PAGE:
The tough part?
It does not appear that Lee will be able to finish his degree and be eligible to play immediately next season. He’ll have to sit a year at whatever school he opts to transfer to.
“Marcus Lee informed us today that he is pulling his name out of the draft but has decided he is going to transfer to a school out west to be closer to his family,” head coach John Calipari said. “We talked it through together and discussed the team next season, which he said had no bearing on his decision. I also told him he was a semester away from graduating. With that said, he was still adamant that, after the combine experience, a year off and regrouping would be the best thing. As always I support my players and their decisions.”
Lee joins Charles Matthews as members of last year’s Wildcats that are transferring out of the program. Darnell Dodson (Southern Miss), Stacey Poole (Georgia Tech) , Ryan Harrow (Georgia State) and Kyle Wiltjer (Gonzaga) are the other four players that have transferred.
Isaiah Briscoe announced on Wednesday that he will be returning to Kentucky for his sophomore season.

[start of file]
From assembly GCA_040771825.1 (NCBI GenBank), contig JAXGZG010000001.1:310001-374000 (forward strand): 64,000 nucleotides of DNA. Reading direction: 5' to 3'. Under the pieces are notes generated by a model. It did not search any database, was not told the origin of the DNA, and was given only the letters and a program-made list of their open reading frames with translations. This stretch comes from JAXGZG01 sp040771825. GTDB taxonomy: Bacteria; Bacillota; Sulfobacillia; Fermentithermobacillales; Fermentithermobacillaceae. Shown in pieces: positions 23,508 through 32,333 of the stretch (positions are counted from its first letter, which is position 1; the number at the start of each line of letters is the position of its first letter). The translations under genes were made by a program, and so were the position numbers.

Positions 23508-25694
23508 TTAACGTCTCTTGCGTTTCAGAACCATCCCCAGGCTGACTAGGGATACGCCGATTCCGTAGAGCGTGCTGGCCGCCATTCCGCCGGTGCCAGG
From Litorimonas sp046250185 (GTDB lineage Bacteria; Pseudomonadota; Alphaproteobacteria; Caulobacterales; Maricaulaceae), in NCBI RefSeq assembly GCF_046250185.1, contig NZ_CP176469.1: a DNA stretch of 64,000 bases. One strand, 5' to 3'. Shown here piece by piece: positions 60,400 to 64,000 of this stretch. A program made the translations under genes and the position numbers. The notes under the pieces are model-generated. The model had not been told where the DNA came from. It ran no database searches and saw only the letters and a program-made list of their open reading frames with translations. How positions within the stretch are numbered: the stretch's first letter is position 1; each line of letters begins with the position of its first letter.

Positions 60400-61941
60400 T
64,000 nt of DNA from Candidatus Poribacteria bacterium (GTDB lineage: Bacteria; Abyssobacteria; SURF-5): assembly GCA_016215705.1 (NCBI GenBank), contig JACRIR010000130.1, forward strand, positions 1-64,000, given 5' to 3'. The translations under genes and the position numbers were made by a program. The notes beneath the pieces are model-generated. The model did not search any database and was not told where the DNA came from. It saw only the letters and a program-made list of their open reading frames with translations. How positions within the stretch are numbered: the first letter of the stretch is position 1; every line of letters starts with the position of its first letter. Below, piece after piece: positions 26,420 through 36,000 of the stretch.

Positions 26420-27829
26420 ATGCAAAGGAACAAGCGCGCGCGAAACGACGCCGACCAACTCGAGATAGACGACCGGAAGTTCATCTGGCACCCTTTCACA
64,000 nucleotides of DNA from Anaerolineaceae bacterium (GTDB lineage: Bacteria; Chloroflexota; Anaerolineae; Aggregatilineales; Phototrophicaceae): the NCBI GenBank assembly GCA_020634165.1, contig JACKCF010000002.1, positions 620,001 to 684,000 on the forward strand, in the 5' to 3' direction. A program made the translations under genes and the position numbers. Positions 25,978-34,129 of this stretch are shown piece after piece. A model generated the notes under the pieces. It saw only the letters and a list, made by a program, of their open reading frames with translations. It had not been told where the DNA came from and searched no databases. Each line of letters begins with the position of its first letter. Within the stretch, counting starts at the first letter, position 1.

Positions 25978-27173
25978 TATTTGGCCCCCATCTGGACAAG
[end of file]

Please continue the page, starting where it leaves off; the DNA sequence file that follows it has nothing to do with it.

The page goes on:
The 6-foot-3 guard had one of the more difficult decisions to make for players in this year’s draft class. On the one hand, there was a very real chance that he would go through this draft without getting picked. He was a role-playing guard on last year’s team that isn’t a point guard, isn’t big enough to be a two-guard and was a total liability shooting the ball.
But he’s returning to a team that is as loaded as the group that won their first 38 games two years ago, particularly in the back court. He’ll be playing behind De’Aaron Fox and Malik Monk who both play essentially the same role that Briscoe does: playmaking guards that thrive with the ball in their hands. And since Briscoe can’t shoot, he may not be the best option at the three, where Derek Willis will likely see minutes.
In other words, Briscoe returning to school is essentially a two-year decision.
Kentucky now awaits an announcement from Marcus Lee on whether or not he will be returning to school.
James Blackmon Jr. will be returning to Indiana for his junior season, the school announced on Wednesday morning.
Blackmon missed the final 22 games of his sophomore season following surgery on his knee in December. As a freshman, Blackmon averaged 15.8 points and shot 46 percent from beyond the arc.
Indiana now awaits word on the decision that will be made by Troy Williams. A junior swingman, Williams has a shot to be an early second round pick if he opts to stay in the draft. There is a report from the Indy Star that he will keep his name in the draft, but the program has yet to confirm that news.
Losing Williams would hurt, but it’s a loss that Indiana can overcome. The emergence of O.G. Anunoby as a versatile defender means that the Hoosiers have a guy that can be a defensive stopper and can allow them to play small and fast. Anunoby also has not proven to be prone to bouts of poor decision-making, which arguably may make him a better fit.